Sadly, this is not my current view. A matter of perspective, I suppose, but for whatever reason, I can find rainy days a lot more tolerable if they are beautifully framed by romantic old buildings and cobblestones. The summer here, in the Canadian Prairies, has been a bit of a wash-out so far-forcing us to reevaluate plans and making it more difficult for me to find the motivation to get the stuff done that seemed so easy while I was away from here. I have had a lot of discouragement these days. Not to sound overly negative, this summer has been a bit of a struggle for me. But in those struggles, I am trying to find lessons. I believe a lot of my disappointment in the weather, and as a consequence, in the slower business/money situation, is a result of expectations, of looking a bit too far ahead and assuming that everything would be the same as last summer when the weather was near perfect and the money came easy. Don’t get me wrong, we are doing just fine and are very fortunate in the money we have made so far, but we have had many days where we have been rained out.
Some of my other struggles are a bit more psychological. I am tackling these by focusing on a mindfulness practice, focusing on the now and finding appreciation in small things: a cup of tea, the beauty of the rain and the birds in the backyard, my little garden that thrives despite the weather.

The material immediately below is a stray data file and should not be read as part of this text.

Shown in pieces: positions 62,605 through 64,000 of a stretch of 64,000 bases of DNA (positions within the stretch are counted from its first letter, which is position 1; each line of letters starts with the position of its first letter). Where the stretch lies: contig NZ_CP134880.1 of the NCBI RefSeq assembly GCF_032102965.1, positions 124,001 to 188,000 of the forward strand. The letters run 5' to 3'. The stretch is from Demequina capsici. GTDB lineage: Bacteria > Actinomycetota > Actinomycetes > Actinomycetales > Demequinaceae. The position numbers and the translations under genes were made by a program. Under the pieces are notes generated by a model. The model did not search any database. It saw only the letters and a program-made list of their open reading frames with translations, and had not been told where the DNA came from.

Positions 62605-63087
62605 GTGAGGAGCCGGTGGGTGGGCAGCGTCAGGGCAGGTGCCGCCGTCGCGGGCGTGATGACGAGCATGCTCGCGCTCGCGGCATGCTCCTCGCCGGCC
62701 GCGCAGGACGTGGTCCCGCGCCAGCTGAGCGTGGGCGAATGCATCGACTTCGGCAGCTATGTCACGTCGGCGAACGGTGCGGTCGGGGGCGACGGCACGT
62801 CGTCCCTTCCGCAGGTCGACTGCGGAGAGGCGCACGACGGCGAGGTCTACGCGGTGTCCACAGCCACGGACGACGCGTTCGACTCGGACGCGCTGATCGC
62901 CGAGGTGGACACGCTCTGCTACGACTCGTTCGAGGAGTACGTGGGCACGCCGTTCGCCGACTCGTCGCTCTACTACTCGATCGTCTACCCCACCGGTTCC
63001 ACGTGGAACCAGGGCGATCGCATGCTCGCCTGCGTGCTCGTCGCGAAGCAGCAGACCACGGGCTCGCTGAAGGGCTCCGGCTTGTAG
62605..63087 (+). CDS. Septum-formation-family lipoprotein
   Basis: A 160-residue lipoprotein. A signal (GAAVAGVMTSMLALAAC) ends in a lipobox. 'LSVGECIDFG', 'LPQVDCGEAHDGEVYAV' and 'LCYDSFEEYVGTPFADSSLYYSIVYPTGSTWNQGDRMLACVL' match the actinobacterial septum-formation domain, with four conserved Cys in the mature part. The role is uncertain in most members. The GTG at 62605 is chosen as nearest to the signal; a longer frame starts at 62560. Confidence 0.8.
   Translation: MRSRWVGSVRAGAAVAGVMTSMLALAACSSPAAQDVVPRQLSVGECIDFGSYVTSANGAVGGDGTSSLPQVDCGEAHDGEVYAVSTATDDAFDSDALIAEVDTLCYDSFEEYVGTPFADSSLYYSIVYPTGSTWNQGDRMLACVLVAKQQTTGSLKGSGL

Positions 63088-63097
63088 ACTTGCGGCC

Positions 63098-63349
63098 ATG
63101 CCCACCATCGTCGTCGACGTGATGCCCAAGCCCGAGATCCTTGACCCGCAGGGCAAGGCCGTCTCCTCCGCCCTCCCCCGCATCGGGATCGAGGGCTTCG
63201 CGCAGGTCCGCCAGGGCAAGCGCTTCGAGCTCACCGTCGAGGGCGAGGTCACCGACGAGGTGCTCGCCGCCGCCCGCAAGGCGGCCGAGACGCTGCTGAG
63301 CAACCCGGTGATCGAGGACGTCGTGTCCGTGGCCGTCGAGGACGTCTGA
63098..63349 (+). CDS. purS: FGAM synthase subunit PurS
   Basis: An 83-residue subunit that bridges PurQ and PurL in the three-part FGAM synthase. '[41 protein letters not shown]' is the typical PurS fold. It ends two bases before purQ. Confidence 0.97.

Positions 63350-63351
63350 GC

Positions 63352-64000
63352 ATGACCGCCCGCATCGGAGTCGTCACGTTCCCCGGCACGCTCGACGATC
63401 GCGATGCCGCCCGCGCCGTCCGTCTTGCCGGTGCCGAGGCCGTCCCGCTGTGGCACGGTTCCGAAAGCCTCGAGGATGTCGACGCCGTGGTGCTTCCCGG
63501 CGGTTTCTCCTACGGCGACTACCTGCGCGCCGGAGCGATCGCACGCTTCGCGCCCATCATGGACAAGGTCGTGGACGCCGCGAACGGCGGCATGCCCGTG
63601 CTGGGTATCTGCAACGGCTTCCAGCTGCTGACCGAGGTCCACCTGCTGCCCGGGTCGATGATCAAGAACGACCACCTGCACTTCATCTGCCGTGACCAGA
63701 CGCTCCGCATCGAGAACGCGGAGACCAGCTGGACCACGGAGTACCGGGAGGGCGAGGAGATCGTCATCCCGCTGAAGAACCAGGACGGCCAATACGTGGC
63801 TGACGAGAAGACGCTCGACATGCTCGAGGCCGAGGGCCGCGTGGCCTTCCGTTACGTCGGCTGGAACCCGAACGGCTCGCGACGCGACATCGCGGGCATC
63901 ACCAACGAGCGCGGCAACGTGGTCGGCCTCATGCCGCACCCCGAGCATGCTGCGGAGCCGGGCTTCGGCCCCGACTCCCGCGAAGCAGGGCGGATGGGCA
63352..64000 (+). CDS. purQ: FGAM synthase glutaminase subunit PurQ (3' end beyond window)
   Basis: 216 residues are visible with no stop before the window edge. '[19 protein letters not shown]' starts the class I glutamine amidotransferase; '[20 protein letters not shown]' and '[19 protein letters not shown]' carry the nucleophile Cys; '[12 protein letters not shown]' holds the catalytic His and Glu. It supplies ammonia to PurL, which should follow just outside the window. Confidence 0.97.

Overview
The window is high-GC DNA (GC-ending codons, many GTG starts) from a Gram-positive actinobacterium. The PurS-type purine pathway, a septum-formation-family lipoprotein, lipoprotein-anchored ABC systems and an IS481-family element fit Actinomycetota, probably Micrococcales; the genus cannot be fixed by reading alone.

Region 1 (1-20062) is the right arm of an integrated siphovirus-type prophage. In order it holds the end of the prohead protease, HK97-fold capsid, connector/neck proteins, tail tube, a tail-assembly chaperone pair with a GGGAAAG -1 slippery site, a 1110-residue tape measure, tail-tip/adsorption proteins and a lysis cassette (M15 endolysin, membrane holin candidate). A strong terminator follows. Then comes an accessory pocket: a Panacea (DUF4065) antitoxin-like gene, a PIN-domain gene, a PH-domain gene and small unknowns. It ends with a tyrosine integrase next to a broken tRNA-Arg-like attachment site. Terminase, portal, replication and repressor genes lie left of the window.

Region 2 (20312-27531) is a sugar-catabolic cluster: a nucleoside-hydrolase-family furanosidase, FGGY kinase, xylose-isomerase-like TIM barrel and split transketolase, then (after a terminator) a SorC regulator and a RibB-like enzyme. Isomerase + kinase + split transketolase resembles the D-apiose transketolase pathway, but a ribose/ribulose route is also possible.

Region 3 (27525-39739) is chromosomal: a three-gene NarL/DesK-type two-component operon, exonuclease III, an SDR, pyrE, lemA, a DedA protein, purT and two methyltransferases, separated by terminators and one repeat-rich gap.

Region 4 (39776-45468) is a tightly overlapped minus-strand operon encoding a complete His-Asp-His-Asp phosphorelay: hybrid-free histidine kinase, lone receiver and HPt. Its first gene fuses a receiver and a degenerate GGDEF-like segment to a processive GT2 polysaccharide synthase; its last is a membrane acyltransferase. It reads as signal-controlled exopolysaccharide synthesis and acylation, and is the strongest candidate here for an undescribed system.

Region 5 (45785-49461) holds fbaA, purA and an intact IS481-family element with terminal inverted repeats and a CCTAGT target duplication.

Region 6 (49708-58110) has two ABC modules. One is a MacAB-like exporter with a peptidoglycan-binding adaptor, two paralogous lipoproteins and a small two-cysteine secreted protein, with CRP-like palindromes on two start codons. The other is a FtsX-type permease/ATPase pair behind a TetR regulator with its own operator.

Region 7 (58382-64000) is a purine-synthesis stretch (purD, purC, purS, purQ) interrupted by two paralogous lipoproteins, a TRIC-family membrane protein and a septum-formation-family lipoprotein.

As my man has told me, whatever money we do end up making, and whatever we do end up doing, it will be wonderful, as it always is. We have never taken a leap that hasn’t worked out in the end. There are lessons even in the small mistakes. Whatever we are doing now, is going to lead up to whatever it is that we will be doing. A little over a week ago, I attended a book reading/signing by Lama Marut. He is a new author to me, and I came across him just by seeing a poster on a telephone pole: a western man, in buddhist robes. His book sounded intriguing and I’m always interested in a western perspective on how to incorporate Buddhism into our daily lives. One thing he said really caught my attention. He told the audience to look at our lives 5 years ago. Did we ever imagine that we would be where we are today, or imagine that all the things that occurred, would occur? Most people shook their heads no. We have no way of knowing what will come ahead of us. Then he explained a philosophy I have heard before, but that I often forget: if there is something about your life that you don’t like and you can change it, change it. If you have something about your life that you can’t change, don’t worry about it, because you can’t change it. We don’t know what our future will bring no matter how much planning, trying, managing, purchasing, organizing we do. Often easier said than done, but wise words.